People were starting to arrive but they were a little late getting to us. One or two complained about the car parking facilities but we didn’t think anything of it as we were all very busy with limited staff to help – most of the ‘staff’ being our friends! Then one man arrived covered in mud from the knees down, his dinner suit ruined. He told us he would need a tractor to get his car out when he went home and then some other guests arrived in the same state saying their cars were also stuck in a muddy field. Eventually we got to the bottom of the mystery – my mum had turned the ‘To the Hall’ sign round so that it pointed into a field next to the road to the Hall and everyone had been parking their cars in there. How embarrassing! We had to ring a local farmer and ask him to tow all the cars out of the mud – not a good start to a ‘happy’ new year!
However, the evening soon livened up and guests were dancing to the band which happened to be Kev’s band this year. They seemed to go down well and looked completely different in their dinner jackets, even though they still wore long hair!
When the buffet was served later on the caterers put all the food out at once but there weren’t enough people around to staff it properly. The first guests that went up to help themselves took platefuls of food away so by the time the rest of the guests got their food there was hardly anything left! This nearly caused a riot and my poor dad ended up being surrounded by a bunch of angry men demanding their money back! He had to give it back too – it was the only way to calm them down.
The evening was going from bad to worse. My friends and I were serving on the bar, even though we’d never done this before. It was incredibly busy all night and I remember desperately trying to add all the drinks up in my head and eventually rounding it up to the nearest pound for quickness – in the end we were just charging anything as we ran out of ice, glasses, patience and steam!!
As the new year arrived and was piped in by the Scottish piper, everyone got really excited (maybe from the wrong drinks measures by untrained bar staff) and started pulling at the cord that held the net of balloons in place. As the crowd surged forward to catch the balloons a man grabbed the cord and gave it an almighty tug. Not only did the net come down but also the metre high wood and plaster moulding that hung off the ceiling. It fell to the floor with a mighty crash hitting a man on the head, although thankfully not fully. The evening ended rather abruptly for that man as he was taken off to hospital by ambulance and we were left to clear up the mess and calm down my dad who was now worried to death about being sued! Luckily the man was OK but he did write a letter of complaint to the local council about the perils of ornamental mouldings on high ceilings.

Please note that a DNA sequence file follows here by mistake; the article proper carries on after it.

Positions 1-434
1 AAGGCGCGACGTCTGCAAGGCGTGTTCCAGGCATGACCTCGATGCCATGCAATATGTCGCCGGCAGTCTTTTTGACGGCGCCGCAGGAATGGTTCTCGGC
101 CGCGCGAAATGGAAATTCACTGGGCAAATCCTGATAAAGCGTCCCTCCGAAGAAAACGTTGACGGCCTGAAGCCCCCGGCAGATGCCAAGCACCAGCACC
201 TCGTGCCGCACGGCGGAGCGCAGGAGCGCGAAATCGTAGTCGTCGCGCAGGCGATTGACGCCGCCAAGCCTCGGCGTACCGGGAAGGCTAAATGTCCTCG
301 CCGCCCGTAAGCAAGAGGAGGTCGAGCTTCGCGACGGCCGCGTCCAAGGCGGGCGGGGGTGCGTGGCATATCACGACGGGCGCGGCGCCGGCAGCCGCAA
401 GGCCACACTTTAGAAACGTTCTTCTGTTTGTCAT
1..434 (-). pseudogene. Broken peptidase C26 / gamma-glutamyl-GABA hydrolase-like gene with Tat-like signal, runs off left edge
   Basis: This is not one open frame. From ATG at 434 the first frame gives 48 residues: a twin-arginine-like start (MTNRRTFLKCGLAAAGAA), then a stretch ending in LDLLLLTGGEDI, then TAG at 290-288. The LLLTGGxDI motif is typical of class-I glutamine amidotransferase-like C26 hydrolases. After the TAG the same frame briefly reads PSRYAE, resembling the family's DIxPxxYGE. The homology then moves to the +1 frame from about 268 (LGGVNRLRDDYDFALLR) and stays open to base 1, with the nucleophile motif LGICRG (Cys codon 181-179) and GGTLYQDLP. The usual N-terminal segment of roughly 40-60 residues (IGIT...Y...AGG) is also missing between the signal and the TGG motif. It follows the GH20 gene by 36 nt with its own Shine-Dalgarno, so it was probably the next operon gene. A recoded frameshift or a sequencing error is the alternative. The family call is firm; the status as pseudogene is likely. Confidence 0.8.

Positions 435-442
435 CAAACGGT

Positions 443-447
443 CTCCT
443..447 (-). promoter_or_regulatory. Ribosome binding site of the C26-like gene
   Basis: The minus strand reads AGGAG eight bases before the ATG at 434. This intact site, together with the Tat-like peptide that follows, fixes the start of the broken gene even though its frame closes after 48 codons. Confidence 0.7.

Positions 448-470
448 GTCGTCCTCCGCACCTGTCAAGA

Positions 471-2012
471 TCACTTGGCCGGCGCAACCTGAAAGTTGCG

This led to a new law being made for the inspection of ceilings in businesses which held a Public Entertainment Licence. We found this out to our cost about twenty years later when our own nightclub in Leicester was subjected to a ceiling inspection – Kev asked the inspector why this strange law had been made as it seemed a bit pointless and an unnecessary expense for us. He was told that it was due to some incident in a stately home near Lichfield back in the 70s when a ceiling moulding had fallen on somebody’s head. Imagine the looks on our faces when we realised it was my own home he was referring to – this inspection cost us £1500 - and all because of my dad!
Happy New Year!!